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From Trade Turmoil to Tech, What Attendees Buzzed About at Sourcing Summit New York

Despite the apparel industry’s unwieldy tether to old processes, most within the ranks realize change is paramount not just for advancement, but rather survival.

In speaking with attendees at Sourcing Summit New York, executives from all points along the supply chain revealed how the event’s theme, “The New Fundamentals,” applied to the ways in which they’re replacing old operations with revamped rules of thumb. New technology, disrupted sales channels and mounting sustainability concerns were all prevalent challenges for those Sourcing Journal spoke with, with trade uncertainty running as an undercurrent through every facet of the business.

Wholesale transformation

The evolution of wholesale, once the most reliable of all selling channels, was top of mind for many attendees, supported with insight from the Summit’s “The Future of the New Wholesale Model” panel. In a conversation with Sourcing Journal, MMG Advisors’ Robert Shoobs echoed the panel’s sentiment that the old model of wholesalers just dumping product into retail stores, without using a more sophisticated data-informed strategy, is no longer a path toward success.

“If you look at sort of the old model…I think the consumers had less choices, and I think people cared less about brands, about fit,” Shoobs, executive director at the M&A consultancy, said. “And I think the modern customer is really concerned about fit. They’re concerned about sustainability. They’re concerned about choice, and they want to resonate with the brand.

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“I think a lot of the old guard companies just never had to really deal with that and focus on that,” Shoobs added. “So they’re not structured, really on the front end side, to handle that that type of pressure.”

Sustainability struggles

To be sure, sustainability is a rising concern for most—if not all—apparel and textile companies. Richard Campanelli, chief operating officer at activewear-focused FAM Brands, said he’s seen sustainability evolve from simply being a novelty 10 years ago.

“From a sustainability standpoint, there’s a lot more demand for recycled polyester,” he said, noting that FAM’s biggest customers include clubs like Costco and Sam’s Club. “At our moderate to low price points, that’s one of the things that we’re kind of struggling with right now. We are seeing prices coming down on BCI cotton or organic cotton or recycled polyester. It’s still a struggle, but we’ve made some pretty good inroads.”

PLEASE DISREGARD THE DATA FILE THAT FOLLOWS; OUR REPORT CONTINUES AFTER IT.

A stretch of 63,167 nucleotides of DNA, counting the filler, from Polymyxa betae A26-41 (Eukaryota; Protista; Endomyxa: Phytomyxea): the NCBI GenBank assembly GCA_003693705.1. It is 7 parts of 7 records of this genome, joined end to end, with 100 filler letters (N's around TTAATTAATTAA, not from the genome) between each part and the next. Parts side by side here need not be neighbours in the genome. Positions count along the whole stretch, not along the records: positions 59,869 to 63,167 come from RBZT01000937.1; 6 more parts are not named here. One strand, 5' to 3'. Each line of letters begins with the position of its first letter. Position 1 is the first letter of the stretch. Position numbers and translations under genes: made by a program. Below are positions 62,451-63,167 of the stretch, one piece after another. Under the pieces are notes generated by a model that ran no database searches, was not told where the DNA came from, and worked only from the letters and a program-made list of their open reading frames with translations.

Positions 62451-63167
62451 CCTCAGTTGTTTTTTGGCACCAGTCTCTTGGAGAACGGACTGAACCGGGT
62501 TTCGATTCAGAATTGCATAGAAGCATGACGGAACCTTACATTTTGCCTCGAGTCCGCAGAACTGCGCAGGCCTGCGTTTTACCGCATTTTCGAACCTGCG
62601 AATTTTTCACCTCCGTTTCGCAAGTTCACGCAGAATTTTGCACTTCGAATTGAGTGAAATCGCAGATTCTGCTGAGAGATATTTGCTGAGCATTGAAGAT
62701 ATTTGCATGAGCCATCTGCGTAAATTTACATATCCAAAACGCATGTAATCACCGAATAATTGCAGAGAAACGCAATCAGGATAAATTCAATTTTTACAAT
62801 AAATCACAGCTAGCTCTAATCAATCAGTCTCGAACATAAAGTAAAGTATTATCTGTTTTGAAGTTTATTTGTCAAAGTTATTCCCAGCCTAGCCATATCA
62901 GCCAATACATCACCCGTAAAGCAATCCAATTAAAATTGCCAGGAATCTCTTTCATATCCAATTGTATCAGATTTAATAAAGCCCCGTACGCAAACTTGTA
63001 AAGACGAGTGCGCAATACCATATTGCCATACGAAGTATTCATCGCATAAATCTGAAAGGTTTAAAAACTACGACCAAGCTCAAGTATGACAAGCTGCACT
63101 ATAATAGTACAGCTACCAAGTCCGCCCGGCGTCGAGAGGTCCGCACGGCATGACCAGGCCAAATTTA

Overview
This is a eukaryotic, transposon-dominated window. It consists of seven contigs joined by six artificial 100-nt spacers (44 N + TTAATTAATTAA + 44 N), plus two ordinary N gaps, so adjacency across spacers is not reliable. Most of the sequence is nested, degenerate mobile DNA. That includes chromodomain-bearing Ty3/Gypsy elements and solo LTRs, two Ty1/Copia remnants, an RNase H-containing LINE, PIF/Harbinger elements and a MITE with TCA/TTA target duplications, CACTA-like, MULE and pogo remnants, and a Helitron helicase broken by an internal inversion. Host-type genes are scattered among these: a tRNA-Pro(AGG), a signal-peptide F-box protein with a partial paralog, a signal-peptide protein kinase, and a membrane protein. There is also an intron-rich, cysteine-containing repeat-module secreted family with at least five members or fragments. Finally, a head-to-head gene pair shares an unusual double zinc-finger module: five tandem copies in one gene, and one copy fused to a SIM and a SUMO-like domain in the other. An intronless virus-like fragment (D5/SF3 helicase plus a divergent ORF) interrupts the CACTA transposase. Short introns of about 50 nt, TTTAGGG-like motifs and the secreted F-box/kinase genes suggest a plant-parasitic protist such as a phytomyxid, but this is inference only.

Cohesive operations

For Nara Bajenoff, senior vice president of operations and logistics at baby brands Aden & Anais and Halo, although the leading concept for the industry used to be fashion trends, her business strategies now employ a much more holistic picture of production.

“It’s all about fabric. It’s all about tightening up your planning,” she said. “Right now, the right formula is a combination of proper planning along with the fashion element. We’re paying a lot more attention to how we can streamline—and even sometimes invest in more fabric but it has to be intelligent risk taking.

“We can’t just go ahead and buy [whatever] fabric we want,” Bajenoff added. “The most important part is to find that balance between what we believe the market is going to demand, or is going to sell, and us taking the risk of putting it out there.”

Trade uncertainty

While planning is important, it’s not easy during this uncertain climate. The persistent trade war between the U.S. and China has made diversification an important new rule of thumb. A live poll during the summit revealed that roughly half of the attendees were planning to scale back at least 26 percent of their sourcing out of China.

As companies try to figure out the location that makes the most sense, Vietnam is frequently cited as an ideal destination (which was illustrated during another summit live poll). Kevin McFall, president of vertical swimwear manufacturer Trimera brands, which counts Target among its biggest clients, said his company has moved about 80 percent of its capacity out of China into Vietnam over the past three years. As more companies flock there, finding capacity is becoming increasingly difficult.

“Last year we produced 32 million swimsuits, and so capacity was very hard to find,” he said.

Tech solutions

Tech is helping companies cope with many of these changes, introducing new efficiencies and helping reduce waste. For this reason, the industry is counting on innovation to supersede manual processes and usher in greater speed and efficiency.

Florian Weingaertner, director at outerwear manufacturer Kido Industrial Co., said his company is seeing a great deal of shifts occurring within the prototyping and development stages of production, thanks to 3D and avatar technology. These technologies have facilitated a more accurate and efficient way of communicating during the product- and pattern-making stages that has “saved a lot of time and energy and money, especially in the prototype stage,” he noted.

Judith Russell, president at consultancy firm Markethink, said her apparel and textile clients are shifting a lot of repetitive analog processes to automated systems “to free people up to deal with people things, and creativity…and letting the machines do the machine stuff that they’re good at.”

While challenges still remain when it comes to integrating these systems between the U.S. and Asia, Russell said the idea has been “to leverage people so we can scale without adding a lot of staff, because staff is not only costly but cumbersome. They end up tripping all over each other. You end up having all these other concerns coming into the picture, other than just ‘How do we get things done, better and less frenzied?’”